The Vitamin Deficiency That Triples Dementia Risk

Memory problems are one of the key symptoms of dementia.

Memory problems are one of the key symptoms of dementia.

A folate deficiency is linked to a tripling in the chance of developing dementia in older people, research finds.

Folates include vitamin B9, folacin and folic acid.

Healthy adults should get around 400mcg per day to prevent a deficiency.

Foods that are high in folates include leafy greens, beets, citrus fruits, broccoli, eggs and asparagus.

Folates are also usually contained in multivitamin supplements.

Low levels of vitamin B12 and folate have both been linked to a higher risk of Alzheimer’s disease by multiple studies.

This link has been observed by researchers for more than three decades.

A deficiency in B12 or folate can cause higher levels of the amino acid homocysteine in the body.

Homocysteine has a neurotoxic effect and could lead to neurological conditions, such as Alzheimer’s.

For the current study, 518 people over the age of 65 were tracked for two years.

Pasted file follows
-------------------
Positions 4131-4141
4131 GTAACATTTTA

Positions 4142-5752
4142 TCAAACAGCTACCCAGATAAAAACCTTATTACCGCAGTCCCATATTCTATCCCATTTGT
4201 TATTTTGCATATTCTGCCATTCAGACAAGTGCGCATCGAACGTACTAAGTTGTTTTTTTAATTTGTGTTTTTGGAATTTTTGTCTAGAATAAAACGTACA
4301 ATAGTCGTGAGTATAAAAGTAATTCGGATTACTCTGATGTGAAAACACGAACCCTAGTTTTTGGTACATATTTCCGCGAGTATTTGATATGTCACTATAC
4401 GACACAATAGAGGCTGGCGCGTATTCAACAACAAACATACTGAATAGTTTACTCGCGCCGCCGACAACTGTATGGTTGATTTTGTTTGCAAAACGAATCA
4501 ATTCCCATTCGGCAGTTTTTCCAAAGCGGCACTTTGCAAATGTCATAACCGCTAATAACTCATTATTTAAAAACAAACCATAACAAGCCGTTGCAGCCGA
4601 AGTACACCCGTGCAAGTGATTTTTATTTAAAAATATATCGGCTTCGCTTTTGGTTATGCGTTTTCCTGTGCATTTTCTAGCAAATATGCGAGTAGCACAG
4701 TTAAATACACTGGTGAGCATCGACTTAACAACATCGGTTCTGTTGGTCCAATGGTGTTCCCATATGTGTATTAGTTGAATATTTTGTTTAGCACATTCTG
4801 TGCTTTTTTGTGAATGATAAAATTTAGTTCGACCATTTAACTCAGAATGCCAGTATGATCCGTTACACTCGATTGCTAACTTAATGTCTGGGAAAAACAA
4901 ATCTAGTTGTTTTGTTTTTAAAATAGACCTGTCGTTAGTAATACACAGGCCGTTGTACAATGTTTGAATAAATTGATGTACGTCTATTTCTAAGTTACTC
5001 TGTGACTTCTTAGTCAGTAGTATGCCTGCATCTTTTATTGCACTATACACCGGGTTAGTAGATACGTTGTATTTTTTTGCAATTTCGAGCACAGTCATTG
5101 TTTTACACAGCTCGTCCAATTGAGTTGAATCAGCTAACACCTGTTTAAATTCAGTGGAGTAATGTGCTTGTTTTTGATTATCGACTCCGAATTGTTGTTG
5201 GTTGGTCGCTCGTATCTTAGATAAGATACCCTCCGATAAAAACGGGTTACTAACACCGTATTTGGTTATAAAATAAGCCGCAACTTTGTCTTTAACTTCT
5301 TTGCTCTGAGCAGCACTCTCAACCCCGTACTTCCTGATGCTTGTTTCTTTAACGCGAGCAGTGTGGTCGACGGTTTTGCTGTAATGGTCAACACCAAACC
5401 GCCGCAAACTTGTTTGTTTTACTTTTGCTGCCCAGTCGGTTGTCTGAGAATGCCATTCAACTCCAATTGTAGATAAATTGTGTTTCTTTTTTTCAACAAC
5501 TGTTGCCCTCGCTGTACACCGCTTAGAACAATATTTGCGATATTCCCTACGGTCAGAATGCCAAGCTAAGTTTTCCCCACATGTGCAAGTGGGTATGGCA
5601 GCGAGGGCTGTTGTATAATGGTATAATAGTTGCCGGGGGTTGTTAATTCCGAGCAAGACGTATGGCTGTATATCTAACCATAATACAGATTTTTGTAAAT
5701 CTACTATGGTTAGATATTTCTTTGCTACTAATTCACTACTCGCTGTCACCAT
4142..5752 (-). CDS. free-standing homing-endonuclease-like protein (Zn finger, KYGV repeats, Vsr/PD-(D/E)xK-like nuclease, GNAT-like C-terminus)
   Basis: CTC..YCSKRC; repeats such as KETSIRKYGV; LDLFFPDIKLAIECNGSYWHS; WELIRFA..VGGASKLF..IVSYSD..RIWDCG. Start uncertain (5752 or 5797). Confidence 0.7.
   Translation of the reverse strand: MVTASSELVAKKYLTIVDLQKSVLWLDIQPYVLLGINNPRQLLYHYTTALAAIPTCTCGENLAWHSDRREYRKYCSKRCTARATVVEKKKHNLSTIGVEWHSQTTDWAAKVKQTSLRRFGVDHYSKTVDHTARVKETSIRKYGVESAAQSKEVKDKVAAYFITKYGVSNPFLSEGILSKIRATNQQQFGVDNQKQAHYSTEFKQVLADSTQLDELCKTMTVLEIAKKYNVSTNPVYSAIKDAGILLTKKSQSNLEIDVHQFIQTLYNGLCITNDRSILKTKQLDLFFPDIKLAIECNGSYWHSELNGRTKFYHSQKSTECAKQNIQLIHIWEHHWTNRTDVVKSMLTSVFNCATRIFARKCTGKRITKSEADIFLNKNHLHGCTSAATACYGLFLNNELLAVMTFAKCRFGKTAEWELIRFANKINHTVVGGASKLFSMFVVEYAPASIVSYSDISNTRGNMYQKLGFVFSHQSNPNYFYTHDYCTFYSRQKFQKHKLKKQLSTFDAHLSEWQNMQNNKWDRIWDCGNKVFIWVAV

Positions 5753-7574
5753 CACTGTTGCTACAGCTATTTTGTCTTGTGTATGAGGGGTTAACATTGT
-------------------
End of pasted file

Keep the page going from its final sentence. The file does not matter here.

They were given blood tests for levels of folate, vitamin B12 and the protein homosysteine, along with cognitive tests.

The results showed that 45 people had developed dementia by the end of the study.

People who were deficient in folates were 3.5 times more likely to develop dementia, the researchers found.

Dementia was also more likely in people whose folate levels dropped over the two years of the study.

The study’s authors write:

“In this prospective study of a community population, lower
folate concentrations predicted incident dementia and AD over
a 2.4 year follow-up period…

Over the follow-up period, dementia occurred more commonly in those with a relative decline in folate and vitamin B12 concentrations or a relative increase in homocysteine concentrations.”

A good diet is repeatedly linked by research to a reduced risk of dementia.

One study has found that people who eat more nuts, fish, poultry and certain fruits and vegetables have a lower risk of Alzheimer’s, research finds.

Set against this, those who eat more red meats, organ meats, butter and high-fat dairy products have a higher risk of Alzheimer’s.

The study was published in the Journal of Neurology Neurosurgery and Psychiatry (Kim et al., 2019).

Author: Jeremy Dean

Psychologist, Jeremy Dean, PhD is the founder and author of PsyBlog. He holds a doctorate in psychology from University College London and two other advanced degrees in psychology. He has been writing about scientific research on PsyBlog since 2004. He is also the author of the book "Making Habits, Breaking Habits" (Da Capo, 2013) and several ebooks.

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